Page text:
Tomlin ready for his much-anticipated debut
Saturday, August 04, 2007
By Ed Bouchette, Pittsburgh Post-Gazette
On national television, next to the Pro Football Hall of Fame and its special exhibit in honor of the Steelers' 75th season, 35-year-old Mike Tomlin steps onto the field and into a world he long anticipated.
The Steelers face the New Orleans Saints at 8 np.m. in the Hall of Fame exhibition game in Canton, Ohio. The game will be televised on KDKA-TV 2 and the NFL Network.
Tomorrow night won't count as Tomlin's first official turn as the third Steelers' third head coach in 39 years, but it's not just another first exhibition game, either.
"I've sat in the backseat and passenger seat enough," said Tomlin, an assistant coach at one place or another the previous 11 years, "and you always talk about, 'Boy, I'd like to do that.' We'll see, won't we, on Sunday night?"
Yes, at least those in Pittsburgh and New Orleans and those who can get the NFL Network. Before now, only those who have made the trek to Saint Vincent College have been able to see Tomlin in action.
Like any other NFL coach, he will play his starters for only about a quarter tomorrow, although quarterback Ben Roethlisberger will get less time and rookie outside linebacker LaMarr Woodley and some others more. Unlike most NFL coaches, he will have his two coordinators on the sideline with him.
Traditionally, one or both coordinators are in the press box, usually the offensive coordinator with the Steelers. Defensive coordinator Dick LeBeau has been on the sideline, and new offensive coordinator Bruce Arians will join him there.
"You can't cook from the living room," Tomlin said. "I coordinated from the field. I coached secondary in Tampa from the field. I think there's value to being able to look a man in the face and being able to communicate."
Tomlin said he will let his coaches coach and won't interfere with their play calls.
"No, I believe that my job is to game manage. Once I become a play-caller, I lose a little sense of what's going on with all 53 if we're talking about a regular-season situation. I'm going to game manage. I'm sure there may be instances where I am involved in that, but I'm going in it with the mentality that I'm a game manager."
That's how Tomlin has been at training camp, allowing his coaches to do their thing as he walks around and observes. With a whistle and his room key hanging around his neck, Tomlin walks around to different stations over the various fields at Saint Vincent. If he misses something, either the coaches or videotape will catch him up. A few afternoons ago, he was asked after practice about what he saw in a passing drill.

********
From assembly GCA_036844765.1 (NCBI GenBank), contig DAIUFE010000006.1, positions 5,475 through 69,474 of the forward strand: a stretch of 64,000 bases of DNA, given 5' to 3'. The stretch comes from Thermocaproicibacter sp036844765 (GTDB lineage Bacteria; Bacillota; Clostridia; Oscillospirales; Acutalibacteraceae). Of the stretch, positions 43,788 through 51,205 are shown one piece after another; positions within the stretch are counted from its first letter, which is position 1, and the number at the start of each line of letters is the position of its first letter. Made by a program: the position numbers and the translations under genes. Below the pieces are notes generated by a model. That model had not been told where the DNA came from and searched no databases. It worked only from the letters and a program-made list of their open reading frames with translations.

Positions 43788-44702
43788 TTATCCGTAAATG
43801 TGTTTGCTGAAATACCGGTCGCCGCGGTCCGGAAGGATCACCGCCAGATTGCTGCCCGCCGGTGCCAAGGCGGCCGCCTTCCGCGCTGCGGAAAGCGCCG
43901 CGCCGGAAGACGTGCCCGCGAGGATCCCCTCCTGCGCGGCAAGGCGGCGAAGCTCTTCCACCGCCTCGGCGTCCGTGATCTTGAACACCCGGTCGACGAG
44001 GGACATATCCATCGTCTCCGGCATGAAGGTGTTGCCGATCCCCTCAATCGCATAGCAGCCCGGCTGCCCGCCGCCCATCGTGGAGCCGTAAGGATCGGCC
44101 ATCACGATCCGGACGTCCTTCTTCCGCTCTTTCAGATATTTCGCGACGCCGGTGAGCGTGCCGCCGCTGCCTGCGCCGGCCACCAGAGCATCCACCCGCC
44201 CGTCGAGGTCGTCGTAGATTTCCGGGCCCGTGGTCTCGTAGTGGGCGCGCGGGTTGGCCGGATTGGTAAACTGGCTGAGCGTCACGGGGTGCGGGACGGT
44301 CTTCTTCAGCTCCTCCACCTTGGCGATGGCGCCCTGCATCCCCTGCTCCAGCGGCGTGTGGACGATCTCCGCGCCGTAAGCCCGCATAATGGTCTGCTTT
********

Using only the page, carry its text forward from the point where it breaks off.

"I didn't," Tomlin said as he stood on a field away from where that particular drill was held. "I was down here watching the big boys work, because that's where the game is played."
He does not micro-manage and he has not raised his voice. For a franchise and fans used to seeing the emotions pour out of the Steelers' head coach rather evidently for 15 seasons, things might seem a lot calmer on the sideline tomorrow night.
Tomlin cares a lot less about how he looks and acts in his maiden exhibition voyage as Steelers coach than he does about his team, 1 1/2 years removed from a Super Bowl victory and seven months after a disappointing 8-8 season, looks against the Saints.
"I expect them to compete," Tomlin said. "I expect them to play with great energy. I expect them to be very physical because that's what they've shown me thus far.
"But I want to see what this team's about. Again, I try to go in without any preconceived notions like I've said before, so I'm just kind of excited to see what this team really is about."
There is no pressure to win a first preseason game, of course. Chuck Noll lost his first one in 1969 to St. Louis, 27-12, in Norfolk, Va., a short pass from Hampton, where Tomlin was born almost three years later. Noll's teams would go on to win four Super Bowls. Bill Cowher's Steelers lost his first exhibition game, 35-33, to the Philadelphia Eagles in Three Rivers Stadium in 1992, while Tomlin was a sophomore receiver at William & Mary. Cowher's teams went to two Super Bowls and won one of them.
Now it's Mike Tomlin's turn. Even if tomorrow night is one of five dress rehearsals for the real start at Cleveland Sept. 9, it's his first chance to walk the sideline during a game as the boss.
It's not just another preseason game, unless you happen to be part of Tomlin's household. His wife, Kiya, and children won't be in the stands tomorrow.
"My wife's not big on preseason football," Tomlin said. "She has a tough time remembering the names in the second half."